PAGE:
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Scott Morrison insists there was no way to avoid France's anger about a scrapped submarine deal as the ambassador prepares to return to Canberra.
French ambassador to Australia Jean-Pierre Thebault was recalled after the prime minister's decision to scrap a $90 billion submarine contract enraged Paris.
The experienced diplomat will now return on a mission to redefine the terms of France's relationship with Australia and defend the country's interests as the deal ends.
Mr Morrison said repairing the relationship would be about picking up on existing co-operation despite the French government calling for actions rather than words.
While France claims it was stabbed in the back by Australia, the prime minister is adamant tearing up the contract couldn't have been handled differently.
"There was no way that we could have taken this decision without it having and causing deep disappointment and hurt to France," he told reporters in Canberra on Thursday.
"There's no way we could have avoided that."
He welcomed the ambassador's return, which he believes "was always going to happen".
Labor argues Mr Morrison failed to engage respectfully with French President Emmanuel Macron, who is now refusing to speak with the prime minister.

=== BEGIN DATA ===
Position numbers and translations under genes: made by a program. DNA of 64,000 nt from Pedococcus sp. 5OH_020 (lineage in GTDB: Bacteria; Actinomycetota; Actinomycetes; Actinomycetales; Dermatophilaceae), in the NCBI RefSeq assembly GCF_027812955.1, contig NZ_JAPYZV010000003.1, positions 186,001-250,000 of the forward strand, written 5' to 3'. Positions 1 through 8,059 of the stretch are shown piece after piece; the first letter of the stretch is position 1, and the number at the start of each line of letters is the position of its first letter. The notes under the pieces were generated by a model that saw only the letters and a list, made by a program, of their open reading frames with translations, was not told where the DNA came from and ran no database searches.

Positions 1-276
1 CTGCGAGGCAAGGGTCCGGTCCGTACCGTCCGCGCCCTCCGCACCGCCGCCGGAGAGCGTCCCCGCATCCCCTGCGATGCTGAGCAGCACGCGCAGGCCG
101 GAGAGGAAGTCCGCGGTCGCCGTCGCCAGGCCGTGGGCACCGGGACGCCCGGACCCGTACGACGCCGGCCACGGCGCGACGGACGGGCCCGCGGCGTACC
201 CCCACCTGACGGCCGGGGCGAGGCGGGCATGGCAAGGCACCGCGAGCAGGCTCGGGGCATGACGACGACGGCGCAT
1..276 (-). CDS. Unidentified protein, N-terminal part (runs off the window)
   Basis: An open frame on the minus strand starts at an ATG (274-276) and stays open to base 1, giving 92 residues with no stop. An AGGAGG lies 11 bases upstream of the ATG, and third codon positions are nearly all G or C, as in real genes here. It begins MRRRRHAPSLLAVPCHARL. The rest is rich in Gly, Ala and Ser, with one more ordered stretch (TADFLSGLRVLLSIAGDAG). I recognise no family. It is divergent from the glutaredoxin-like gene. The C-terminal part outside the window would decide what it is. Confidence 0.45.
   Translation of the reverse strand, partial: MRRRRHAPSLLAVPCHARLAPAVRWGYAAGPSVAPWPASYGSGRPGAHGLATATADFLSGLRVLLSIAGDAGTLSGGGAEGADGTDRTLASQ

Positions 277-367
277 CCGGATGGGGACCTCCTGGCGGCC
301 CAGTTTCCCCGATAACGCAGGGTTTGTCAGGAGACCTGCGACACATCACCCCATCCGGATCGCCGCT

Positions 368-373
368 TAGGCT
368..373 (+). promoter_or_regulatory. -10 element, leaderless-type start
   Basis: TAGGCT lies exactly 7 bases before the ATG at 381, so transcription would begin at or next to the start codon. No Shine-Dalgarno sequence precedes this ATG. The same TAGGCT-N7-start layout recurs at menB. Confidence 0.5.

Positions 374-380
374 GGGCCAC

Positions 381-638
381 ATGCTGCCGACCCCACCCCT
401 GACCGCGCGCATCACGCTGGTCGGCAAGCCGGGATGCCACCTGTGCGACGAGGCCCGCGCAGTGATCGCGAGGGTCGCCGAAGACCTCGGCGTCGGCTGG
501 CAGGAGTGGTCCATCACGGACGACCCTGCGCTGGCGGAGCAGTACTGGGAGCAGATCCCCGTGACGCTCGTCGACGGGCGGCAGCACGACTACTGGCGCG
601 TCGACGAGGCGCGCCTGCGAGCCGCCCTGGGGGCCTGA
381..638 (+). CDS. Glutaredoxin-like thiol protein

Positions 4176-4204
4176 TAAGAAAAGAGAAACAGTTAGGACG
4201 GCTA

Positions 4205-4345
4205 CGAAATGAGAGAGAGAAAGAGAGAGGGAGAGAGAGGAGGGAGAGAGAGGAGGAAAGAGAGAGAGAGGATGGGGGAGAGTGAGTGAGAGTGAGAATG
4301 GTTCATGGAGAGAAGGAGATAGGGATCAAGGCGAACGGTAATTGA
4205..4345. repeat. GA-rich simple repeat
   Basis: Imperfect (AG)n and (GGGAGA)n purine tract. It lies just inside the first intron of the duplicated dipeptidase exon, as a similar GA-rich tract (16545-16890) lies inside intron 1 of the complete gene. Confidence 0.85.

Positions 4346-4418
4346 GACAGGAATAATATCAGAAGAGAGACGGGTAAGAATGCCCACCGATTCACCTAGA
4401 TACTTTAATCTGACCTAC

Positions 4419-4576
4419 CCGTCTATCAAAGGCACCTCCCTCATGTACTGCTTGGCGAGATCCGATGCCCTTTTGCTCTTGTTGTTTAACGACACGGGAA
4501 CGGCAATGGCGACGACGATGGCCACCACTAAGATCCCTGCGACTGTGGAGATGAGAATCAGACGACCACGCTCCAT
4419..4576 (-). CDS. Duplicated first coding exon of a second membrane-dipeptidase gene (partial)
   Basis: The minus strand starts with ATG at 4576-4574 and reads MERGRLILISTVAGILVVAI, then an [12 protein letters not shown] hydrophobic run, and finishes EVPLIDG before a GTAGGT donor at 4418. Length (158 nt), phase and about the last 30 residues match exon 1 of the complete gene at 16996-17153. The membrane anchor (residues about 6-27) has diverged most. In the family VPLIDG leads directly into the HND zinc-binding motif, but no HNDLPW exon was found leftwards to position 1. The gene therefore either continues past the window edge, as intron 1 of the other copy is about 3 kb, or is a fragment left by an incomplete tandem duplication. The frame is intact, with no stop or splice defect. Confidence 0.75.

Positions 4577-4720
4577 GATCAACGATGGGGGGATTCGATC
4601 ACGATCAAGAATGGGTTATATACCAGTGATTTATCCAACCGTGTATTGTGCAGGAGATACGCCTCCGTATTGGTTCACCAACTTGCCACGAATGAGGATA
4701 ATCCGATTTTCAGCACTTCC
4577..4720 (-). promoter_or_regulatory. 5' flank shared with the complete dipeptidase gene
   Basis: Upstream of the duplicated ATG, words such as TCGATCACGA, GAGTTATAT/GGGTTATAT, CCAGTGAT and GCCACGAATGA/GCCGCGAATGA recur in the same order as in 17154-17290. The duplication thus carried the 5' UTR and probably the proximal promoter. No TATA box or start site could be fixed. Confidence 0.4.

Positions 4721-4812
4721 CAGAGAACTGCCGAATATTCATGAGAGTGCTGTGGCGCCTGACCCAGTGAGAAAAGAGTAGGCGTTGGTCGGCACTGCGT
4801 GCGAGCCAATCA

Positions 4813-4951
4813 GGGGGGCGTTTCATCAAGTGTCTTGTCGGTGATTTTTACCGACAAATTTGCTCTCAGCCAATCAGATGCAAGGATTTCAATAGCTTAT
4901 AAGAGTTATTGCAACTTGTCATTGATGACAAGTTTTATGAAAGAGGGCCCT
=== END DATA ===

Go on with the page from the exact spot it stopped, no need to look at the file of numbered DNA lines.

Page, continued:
"There was no need to have the breakdown in relationships with France and with the European Union that have occurred," Opposition Leader Anthony Albanese told reporters.
Australia torpedoed the agreement for 12 diesel-powered boats from French company Naval Group in favour of access to nuclear submarine technology as part of the AUKUS pact with the US and UK.
Mr Morrison argues Australia has other defence agreements with France.
"The Australia-France relationship is bigger than a contract," he said.
He said the government had a good understanding of how to deal with exiting the contract with French company Naval Group but declined to say how much compensation would be owed.
"Let's be clear - Australia makes decisions in our national interest."
Defence Minister Peter Dutton said the ambassador's return was pleasing.
"We've got an important relationship with France and we want to normalise that relationship," he told 2GB on Thursday.
AUKUS is designed to counter China's increasing aggression, which has seen up to 150 warplanes enter Taiwan's defence air zone.
"As we've seen with China and Taiwan in recent days, there are very worrying signs," Mr Dutton said,
Former prime minister Tony Abbott is in Taiwan meeting with government ministers and addressing an international forum.
Mr Morrison said Mr Abbott was visiting the island nation in a private capacity.
Australia's One China policy does not officially recognise Taiwan as a country but maintains unofficial contacts promoting economic, trade and cultural interests.